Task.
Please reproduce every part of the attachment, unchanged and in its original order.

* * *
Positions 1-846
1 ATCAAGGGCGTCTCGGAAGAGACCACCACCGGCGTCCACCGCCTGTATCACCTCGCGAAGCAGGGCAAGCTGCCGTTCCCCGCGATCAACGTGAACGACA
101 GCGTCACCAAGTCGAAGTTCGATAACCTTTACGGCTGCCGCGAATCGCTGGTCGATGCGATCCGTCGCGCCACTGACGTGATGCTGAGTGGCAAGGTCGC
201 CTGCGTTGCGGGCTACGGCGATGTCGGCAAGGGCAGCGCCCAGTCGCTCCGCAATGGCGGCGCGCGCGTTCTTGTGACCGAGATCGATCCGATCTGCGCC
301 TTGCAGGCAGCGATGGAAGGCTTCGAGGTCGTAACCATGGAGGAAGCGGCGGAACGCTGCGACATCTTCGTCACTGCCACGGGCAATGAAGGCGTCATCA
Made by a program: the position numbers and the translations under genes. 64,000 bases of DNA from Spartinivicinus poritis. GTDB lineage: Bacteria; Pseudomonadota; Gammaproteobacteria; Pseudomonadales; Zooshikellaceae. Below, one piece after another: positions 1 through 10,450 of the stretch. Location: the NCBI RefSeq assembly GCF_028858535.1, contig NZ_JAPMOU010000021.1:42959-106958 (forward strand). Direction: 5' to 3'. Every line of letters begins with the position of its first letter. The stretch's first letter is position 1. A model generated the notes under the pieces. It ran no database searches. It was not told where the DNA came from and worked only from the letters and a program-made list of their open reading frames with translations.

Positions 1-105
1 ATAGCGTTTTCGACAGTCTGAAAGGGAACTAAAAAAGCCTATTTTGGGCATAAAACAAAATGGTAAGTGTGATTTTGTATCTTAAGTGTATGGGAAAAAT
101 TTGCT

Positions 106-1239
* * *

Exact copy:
Positions 1-846
1 ATCAAGGGCGTCTCGGAAGAGACCACCACCGGCGTCCACCGCCTGTATCACCTCGCGAAGCAGGGCAAGCTGCCGTTCCCCGCGATCAACGTGAACGACA
101 GCGTCACCAAGTCGAAGTTCGATAACCTTTACGGCTGCCGCGAATCGCTGGTCGATGCGATCCGTCGCGCCACTGACGTGATGCTGAGTGGCAAGGTCGC
201 CTGCGTTGCGGGCTACGGCGATGTCGGCAAGGGCAGCGCCCAGTCGCTCCGCAATGGCGGCGCGCGCGTTCTTGTGACCGAGATCGATCCGATCTGCGCC
301 TTGCAGGCAGCGATGGAAGGCTTCGAGGTCGTAACCATGGAGGAAGCGGCGGAACGCTGCGACATCTTCGTCACTGCCACGGGCAATGAAGGCGTCATCA
Made by a program: the position numbers and the translations under genes. 64,000 bases of DNA from Spartinivicinus poritis. GTDB lineage: Bacteria; Pseudomonadota; Gammaproteobacteria; Pseudomonadales; Zooshikellaceae. Below, one piece after another: positions 1 through 10,450 of the stretch. Location: the NCBI RefSeq assembly GCF_028858535.1, contig NZ_JAPMOU010000021.1:42959-106958 (forward strand). Direction: 5' to 3'. Every line of letters begins with the position of its first letter. The stretch's first letter is position 1. A model generated the notes under the pieces. It ran no database searches. It was not told where the DNA came from and worked only from the letters and a program-made list of their open reading frames with translations.

Positions 1-105
1 ATAGCGTTTTCGACAGTCTGAAAGGGAACTAAAAAAGCCTATTTTGGGCATAAAACAAAATGGTAAGTGTGATTTTGTATCTTAAGTGTATGGGAAAAAT
101 TTGCT

Positions 106-1239